Forget community: London’s co-living spaces are about living selfishly

The Collective co-living space in Old Oak, London. Photo credit Alice Whitby

The media’s obsession with millennials continues apace, and the focus has turned again to the concept of co-living.

Is co-living the new Airbnb for millennial nomads?” asks the Guardian. “Living with strangers holds the key to housing crisis and loneliness” claims The Times, suggesting “childless millennials” give it a go.

Communal living – where residents pool space, time and resources for shared benefit – could remedy a dysfunctional property market riddled with damp flats and replete with landlords syphoning off your paycheque for their pension.

But that’s not what’s on offer in London for aspiring co-livers. Companies like The Collective, Roam, Fizzy Living and Lyvly are all vying to cash in on the accepted wisdom that millennials are happy to compromise on space in return for an on-site gym. Websites with cheerful stock images promise concierges, community managers, cleaners and cinema rooms.

It’s the WeWork model expanded to leisure time. Co-working spaces thrive off oustourced housekeeping and shallow perks. Who needs wages that rise in line with living costs when you have beer on tap?

These companies have a similar allure. Redistribute the hassles of cohabiting with other humans in sub-par rentals. Avoid awkward spareroom scrabbling where one must suss out which potential flatmate might litter possessions with passive-aggressive post-it notes.

But as with open plan co-working-style offices that make us miserable, the promises of this housing model are hollow. 

Community can’t be bought with a deposit and a monthly rental fee. It doesn’t rely on underpaid staff to organise clutter and clean living areas.

Not having to draw up a cleaning rota for your housemates sounds appealing, but skipping negotiations over whose turn it is to clean the loo only trickles the burden downwards.

Anyone who has worked in an office with a kitchen will have witnessed and likely succumbed to this diffusion of responsibility.

It’s easy to assume that other people will sort out the mess. This is how cups pile up in the office sink and suspicious tupperware moulders in the back of the fridge. It falls on the office manager to deliver motherly chivvying, and the invisible office cleaners to arrive after dark and wipe down tea stains and toast crumbs.

The co-living model creates the conditions for collective apathy to emerge. If you’re not hashing out communal responsibilities with cohabitors, you’re not doing the work required to live in a community. Relying on a shadow workforce of zero-hour contract labourers is no substitute.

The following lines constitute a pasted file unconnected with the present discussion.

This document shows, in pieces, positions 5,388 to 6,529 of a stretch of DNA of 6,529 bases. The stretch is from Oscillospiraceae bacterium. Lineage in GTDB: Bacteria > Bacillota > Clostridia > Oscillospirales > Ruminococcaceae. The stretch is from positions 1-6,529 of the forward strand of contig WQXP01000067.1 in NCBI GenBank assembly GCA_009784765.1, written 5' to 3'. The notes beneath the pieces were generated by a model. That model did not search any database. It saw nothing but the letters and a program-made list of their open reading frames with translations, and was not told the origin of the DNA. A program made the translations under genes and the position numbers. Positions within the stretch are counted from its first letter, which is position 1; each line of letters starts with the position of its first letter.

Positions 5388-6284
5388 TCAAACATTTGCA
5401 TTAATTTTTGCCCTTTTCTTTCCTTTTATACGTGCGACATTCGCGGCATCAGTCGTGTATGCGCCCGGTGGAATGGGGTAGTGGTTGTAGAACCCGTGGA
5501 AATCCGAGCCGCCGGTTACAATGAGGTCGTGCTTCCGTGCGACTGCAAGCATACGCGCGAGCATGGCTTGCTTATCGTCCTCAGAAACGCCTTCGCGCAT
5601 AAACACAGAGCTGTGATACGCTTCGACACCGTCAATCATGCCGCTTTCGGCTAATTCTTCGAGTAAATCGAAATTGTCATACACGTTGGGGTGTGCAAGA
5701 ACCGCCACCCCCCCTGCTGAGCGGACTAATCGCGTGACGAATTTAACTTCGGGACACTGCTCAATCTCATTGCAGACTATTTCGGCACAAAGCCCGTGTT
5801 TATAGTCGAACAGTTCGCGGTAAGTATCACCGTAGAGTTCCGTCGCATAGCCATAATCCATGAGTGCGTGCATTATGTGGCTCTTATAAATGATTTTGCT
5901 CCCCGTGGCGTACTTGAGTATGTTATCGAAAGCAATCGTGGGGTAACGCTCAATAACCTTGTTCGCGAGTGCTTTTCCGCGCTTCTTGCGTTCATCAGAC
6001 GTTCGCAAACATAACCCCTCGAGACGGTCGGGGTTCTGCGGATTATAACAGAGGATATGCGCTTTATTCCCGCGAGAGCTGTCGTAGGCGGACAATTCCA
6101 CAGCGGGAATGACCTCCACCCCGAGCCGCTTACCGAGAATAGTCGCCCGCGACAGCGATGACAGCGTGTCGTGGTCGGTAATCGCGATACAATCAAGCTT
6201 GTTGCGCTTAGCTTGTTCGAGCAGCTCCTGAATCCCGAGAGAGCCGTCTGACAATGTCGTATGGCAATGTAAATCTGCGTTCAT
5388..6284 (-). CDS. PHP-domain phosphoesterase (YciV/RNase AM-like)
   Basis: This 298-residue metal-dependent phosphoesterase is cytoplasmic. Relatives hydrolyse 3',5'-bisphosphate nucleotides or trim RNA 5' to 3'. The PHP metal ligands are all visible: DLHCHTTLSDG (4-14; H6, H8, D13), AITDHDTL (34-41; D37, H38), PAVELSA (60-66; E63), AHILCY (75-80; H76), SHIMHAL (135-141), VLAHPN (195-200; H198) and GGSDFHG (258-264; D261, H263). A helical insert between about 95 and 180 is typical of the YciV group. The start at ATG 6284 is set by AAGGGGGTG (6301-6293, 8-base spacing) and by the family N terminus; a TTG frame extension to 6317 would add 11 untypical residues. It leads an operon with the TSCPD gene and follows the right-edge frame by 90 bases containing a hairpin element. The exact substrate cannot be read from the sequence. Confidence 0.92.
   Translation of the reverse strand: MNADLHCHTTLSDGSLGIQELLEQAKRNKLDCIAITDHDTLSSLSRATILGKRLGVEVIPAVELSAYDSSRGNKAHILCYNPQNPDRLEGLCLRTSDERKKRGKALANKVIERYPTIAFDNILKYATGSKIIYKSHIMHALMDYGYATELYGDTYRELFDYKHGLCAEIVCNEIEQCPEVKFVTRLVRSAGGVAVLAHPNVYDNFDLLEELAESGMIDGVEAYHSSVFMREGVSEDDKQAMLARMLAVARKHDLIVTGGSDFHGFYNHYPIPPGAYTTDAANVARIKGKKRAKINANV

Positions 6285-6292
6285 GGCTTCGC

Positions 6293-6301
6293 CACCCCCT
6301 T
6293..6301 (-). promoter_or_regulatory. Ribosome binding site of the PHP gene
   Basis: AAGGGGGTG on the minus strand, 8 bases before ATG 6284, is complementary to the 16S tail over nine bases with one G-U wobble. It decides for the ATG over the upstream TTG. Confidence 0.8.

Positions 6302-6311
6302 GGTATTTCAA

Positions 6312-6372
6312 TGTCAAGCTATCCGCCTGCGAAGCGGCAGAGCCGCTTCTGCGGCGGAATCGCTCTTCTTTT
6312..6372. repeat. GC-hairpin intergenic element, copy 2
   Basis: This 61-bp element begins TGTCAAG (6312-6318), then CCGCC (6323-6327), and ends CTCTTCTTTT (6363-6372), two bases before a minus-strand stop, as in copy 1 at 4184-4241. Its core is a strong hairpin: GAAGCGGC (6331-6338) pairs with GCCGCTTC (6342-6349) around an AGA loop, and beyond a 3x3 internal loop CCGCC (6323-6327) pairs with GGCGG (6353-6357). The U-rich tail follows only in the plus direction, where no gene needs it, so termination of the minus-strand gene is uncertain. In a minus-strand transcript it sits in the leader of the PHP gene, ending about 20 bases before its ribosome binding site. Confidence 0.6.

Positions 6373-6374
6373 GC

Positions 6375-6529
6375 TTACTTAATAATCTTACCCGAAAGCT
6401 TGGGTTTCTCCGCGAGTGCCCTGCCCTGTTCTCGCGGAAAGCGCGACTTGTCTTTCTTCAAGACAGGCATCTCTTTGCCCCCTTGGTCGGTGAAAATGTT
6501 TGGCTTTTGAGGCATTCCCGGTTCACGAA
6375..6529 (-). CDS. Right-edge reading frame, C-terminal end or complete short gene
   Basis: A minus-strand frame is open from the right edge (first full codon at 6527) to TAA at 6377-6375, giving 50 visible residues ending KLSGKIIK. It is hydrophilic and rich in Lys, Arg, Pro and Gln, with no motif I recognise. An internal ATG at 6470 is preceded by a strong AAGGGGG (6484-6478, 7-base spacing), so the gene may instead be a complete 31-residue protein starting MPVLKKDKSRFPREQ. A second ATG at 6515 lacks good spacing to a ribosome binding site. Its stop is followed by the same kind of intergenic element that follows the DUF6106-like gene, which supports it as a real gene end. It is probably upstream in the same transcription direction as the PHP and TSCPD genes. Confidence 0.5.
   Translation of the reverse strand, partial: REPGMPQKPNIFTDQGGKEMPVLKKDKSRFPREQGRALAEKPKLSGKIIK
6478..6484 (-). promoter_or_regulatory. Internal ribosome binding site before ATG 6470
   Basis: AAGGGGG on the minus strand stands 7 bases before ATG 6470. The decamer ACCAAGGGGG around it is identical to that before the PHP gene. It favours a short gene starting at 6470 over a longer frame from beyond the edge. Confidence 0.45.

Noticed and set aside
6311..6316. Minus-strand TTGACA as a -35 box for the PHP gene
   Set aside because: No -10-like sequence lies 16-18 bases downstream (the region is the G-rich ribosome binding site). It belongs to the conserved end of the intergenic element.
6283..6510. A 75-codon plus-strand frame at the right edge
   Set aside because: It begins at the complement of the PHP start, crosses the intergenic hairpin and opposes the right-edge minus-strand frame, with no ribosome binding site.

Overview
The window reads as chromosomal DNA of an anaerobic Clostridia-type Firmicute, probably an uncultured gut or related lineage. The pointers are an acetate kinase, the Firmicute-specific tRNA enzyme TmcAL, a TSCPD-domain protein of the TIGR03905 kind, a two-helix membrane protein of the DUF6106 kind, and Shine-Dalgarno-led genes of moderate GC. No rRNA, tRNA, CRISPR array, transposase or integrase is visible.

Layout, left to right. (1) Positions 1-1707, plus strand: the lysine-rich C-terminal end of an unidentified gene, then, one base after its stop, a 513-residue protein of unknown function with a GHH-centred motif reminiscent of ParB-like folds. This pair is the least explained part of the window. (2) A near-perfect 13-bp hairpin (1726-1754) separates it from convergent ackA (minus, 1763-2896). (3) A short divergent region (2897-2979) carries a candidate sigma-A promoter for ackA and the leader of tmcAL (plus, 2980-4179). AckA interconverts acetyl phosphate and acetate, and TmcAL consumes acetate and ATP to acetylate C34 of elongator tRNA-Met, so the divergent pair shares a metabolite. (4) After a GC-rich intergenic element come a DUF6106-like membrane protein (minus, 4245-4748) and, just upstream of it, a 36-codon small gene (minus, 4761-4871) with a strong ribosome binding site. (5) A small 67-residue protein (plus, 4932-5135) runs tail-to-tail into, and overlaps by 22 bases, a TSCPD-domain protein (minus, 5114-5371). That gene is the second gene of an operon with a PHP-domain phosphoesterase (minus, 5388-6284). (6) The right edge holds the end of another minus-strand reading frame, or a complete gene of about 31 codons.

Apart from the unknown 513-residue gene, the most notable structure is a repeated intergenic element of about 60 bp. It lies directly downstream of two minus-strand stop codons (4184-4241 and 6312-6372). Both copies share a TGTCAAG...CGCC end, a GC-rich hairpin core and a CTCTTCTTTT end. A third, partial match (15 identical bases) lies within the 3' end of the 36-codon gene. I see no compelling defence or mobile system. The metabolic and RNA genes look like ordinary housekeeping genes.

Feminists and socialists have long puzzled the problems of sharing labour, feeding inhabitants and maintaining a household. Today’s corporate co-living spaces are deliberately vague on such thorny political issues and offer none of the collective solidarities that co-housing movements in the 20th century strove to create.

Sharing meals is one of the most basic ways of bonding a human social group. In London’s co-living spaces, communal kitchens are touted as backdrops for group cookery classes. Dining rooms can be booked in advance with all the joy of a boardroom meeting.

In London’s co-living communities you’d be more likely to order a Deliveroo meal from one of the capital’s dark kitchens, exhausted from the sensory overload of a day in an open-plan office.

The “co” prefix is a misnomer: these are spaces for living selfishly. The radical promise of co-housing has been co-opted with nauseating capitalist buzzwords like “rentysomethings”.

The logic at play is peak tech bro: like replacing public transport with ride-sharing apps, corporate co-housing offers a private-sector fix that merely scrapes the surface of a problem that the market first created.

It could be otherwise. In Denmark, co-housing is a progressive alternative to the owner-occupier model. The Social Market Foundation think tank suggests government-backed schemes that allow residents to buy at a lower price in return for sharing rooms and facilities could be a UK version (though suggestion of luxury cinema rooms smacks suspiciously of developer-speak).